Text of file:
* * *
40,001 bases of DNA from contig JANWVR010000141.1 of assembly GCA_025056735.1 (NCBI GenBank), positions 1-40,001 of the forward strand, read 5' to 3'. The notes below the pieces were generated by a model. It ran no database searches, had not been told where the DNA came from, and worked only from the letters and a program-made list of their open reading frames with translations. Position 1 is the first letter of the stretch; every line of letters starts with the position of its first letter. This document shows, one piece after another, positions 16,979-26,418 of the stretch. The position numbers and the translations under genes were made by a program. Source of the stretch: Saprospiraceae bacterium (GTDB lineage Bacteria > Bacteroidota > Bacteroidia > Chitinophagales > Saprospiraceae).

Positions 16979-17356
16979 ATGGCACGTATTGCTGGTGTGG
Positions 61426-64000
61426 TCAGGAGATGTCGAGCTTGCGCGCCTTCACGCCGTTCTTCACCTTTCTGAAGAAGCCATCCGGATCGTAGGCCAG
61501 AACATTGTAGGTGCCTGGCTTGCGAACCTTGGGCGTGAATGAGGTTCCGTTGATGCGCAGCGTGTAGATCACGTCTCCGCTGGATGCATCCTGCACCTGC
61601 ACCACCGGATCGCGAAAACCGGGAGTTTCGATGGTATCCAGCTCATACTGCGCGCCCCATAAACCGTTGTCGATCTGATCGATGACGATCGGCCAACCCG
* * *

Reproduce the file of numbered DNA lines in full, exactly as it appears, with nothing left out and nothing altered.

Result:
40,001 bases of DNA from contig JANWVR010000141.1 of assembly GCA_025056735.1 (NCBI GenBank), positions 1-40,001 of the forward strand, read 5' to 3'. The notes below the pieces were generated by a model. It ran no database searches, had not been told where the DNA came from, and worked only from the letters and a program-made list of their open reading frames with translations. Position 1 is the first letter of the stretch; every line of letters starts with the position of its first letter. This document shows, one piece after another, positions 16,979-26,418 of the stretch. The position numbers and the translations under genes were made by a program. Source of the stretch: Saprospiraceae bacterium (GTDB lineage Bacteria > Bacteroidota > Bacteroidia > Chitinophagales > Saprospiraceae).

Positions 16979-17356
16979 ATGGCACGTATTGCTGGTGTGG
Positions 61426-64000
61426 TCAGGAGATGTCGAGCTTGCGCGCCTTCACGCCGTTCTTCACCTTTCTGAAGAAGCCATCCGGATCGTAGGCCAG
61501 AACATTGTAGGTGCCTGGCTTGCGAACCTTGGGCGTGAATGAGGTTCCGTTGATGCGCAGCGTGTAGATCACGTCTCCGCTGGATGCATCCTGCACCTGC
61601 ACCACCGGATCGCGAAAACCGGGAGTTTCGATGGTATCCAGCTCATACTGCGCGCCCCATAAACCGTTGTCGATCTGATCGATGACGATCGGCCAACCCG